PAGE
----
Kodak Portra 400 VS Kodak Gold 200: What’s The Difference?

I’ve been shooting film for 7 years now and over that time I’ve shot a lot of Kodak Portra 400 and Kodak Gold 200.

There are a lot of differences between these two film stocks including colour, hue, grain, dynamic range and price.

I haven’t been able to do a direct side-by-side comparison of these two film stocks but I have got a tonne of shots from both of these. All of these were taken by me and I’ve shot a lot with both!

A Brief History

Kodak Portra 400 (1998 – Present): In the late ’90s, Kodak revolutionized colour-negative films with the introduction of Portra 400. Designed as a versatile option for portrait photographers, it quickly became a staple for various genres. Renowned for its fine grain and exceptional colour reproduction, Portra 400 adapted seamlessly to different lighting conditions.

Over the years, it evolved with technological advancements, solidifying its status as a modern classic. Today, photographers continue to rely on Portra 400 for its ability to capture lifelike skin tones and deliver a timeless aesthetic.

Kodak Gold 200 (1986 – Present): In the mid-80s Kodak unveiled Gold 200, a film that would become a timeless classic. Recognized for its warm tones, Gold 200 gained popularity as the film of choice for capturing everyday moments.

Its balanced contrast and versatility made it accessible to photographers of all skill levels. Its rich history and enduring appeal make it a beloved option for those seeking to infuse their photographs with a touch of vintage warmth.

Colour & Hue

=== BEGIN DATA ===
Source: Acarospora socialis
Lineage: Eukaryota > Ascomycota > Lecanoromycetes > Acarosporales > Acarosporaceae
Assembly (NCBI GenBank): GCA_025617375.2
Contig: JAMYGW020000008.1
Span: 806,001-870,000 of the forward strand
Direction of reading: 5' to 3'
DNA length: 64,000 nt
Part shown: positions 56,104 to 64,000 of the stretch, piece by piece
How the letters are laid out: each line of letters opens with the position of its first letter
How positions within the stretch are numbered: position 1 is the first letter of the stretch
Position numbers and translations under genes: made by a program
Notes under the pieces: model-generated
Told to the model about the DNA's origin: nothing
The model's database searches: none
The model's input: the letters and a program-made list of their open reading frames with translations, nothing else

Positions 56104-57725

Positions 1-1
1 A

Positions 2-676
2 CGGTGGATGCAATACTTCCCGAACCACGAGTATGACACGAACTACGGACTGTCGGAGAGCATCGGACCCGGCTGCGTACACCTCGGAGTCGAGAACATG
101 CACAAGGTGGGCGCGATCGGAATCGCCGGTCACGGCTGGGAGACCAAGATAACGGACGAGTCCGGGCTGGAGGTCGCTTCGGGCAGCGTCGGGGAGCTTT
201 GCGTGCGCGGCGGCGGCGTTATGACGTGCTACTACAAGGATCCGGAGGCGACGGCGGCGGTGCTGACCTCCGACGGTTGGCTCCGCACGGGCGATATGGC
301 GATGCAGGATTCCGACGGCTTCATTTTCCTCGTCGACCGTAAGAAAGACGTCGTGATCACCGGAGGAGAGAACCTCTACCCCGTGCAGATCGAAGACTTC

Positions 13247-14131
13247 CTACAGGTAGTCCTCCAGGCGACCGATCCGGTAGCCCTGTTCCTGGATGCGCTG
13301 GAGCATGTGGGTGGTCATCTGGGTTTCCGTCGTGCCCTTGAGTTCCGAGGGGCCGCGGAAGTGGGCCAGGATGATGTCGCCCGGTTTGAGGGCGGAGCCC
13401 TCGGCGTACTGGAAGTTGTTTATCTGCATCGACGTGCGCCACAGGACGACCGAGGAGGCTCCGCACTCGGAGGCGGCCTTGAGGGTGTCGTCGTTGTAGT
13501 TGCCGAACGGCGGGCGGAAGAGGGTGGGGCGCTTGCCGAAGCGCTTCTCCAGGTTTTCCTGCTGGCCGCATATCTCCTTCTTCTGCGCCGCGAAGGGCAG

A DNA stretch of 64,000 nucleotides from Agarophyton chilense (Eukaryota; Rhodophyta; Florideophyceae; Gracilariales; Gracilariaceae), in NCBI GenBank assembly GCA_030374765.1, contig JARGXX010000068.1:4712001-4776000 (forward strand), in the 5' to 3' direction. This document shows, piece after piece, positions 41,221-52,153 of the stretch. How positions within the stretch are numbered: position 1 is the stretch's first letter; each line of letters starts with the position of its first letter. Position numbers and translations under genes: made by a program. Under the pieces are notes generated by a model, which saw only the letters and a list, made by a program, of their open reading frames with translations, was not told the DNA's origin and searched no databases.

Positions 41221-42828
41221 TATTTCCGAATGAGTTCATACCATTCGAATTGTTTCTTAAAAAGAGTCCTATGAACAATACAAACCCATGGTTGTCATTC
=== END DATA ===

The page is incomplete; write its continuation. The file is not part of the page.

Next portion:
One of the most visible differences between these two film stocks is their colour and hue. Kodak Gold 200 has a very recognisable yellow hue whereas Kodak Portra 400 is quite neutral and muted.

For a lot of people, Kodak Gold’s hue is part of the charm but others prefer the professional, neutral-ish tones of Portra. Gold is also more saturated and warm than Portra 400.

Portra 400’s job is to be fairly neutral and editable. It does have some warmth to it but nothing in comparison to Kodak Gold.

Skin Tones

Due to Kodak Gold’s warm hue, it produces skin tones that are quite warm which some people may find to be too much. A lot of people prefer to have more natural skin tones whereas Kodak Gold can produce skin tones that are a bit too yellow.

Kodak Portra 400 on the other hand does a great job of replicating skin tones. Portra does produce warm skin tones but not in an overbearing way like Gold does. It’s honest and true.


You might notice that Kodak Gold is more contrasty than Kodak Portra 400. This is because of something else that I’ll allude to in a moment.

Some people like their film to have contrast whereas others like to be able to get more details from the shadows.

Generally, Portra 400 gets a lot of details from the shadows. Kodak Gold isn’t the most contrasty of film stocks but it doesn’t get as much detail as Portra 400 does.

Dynamic Range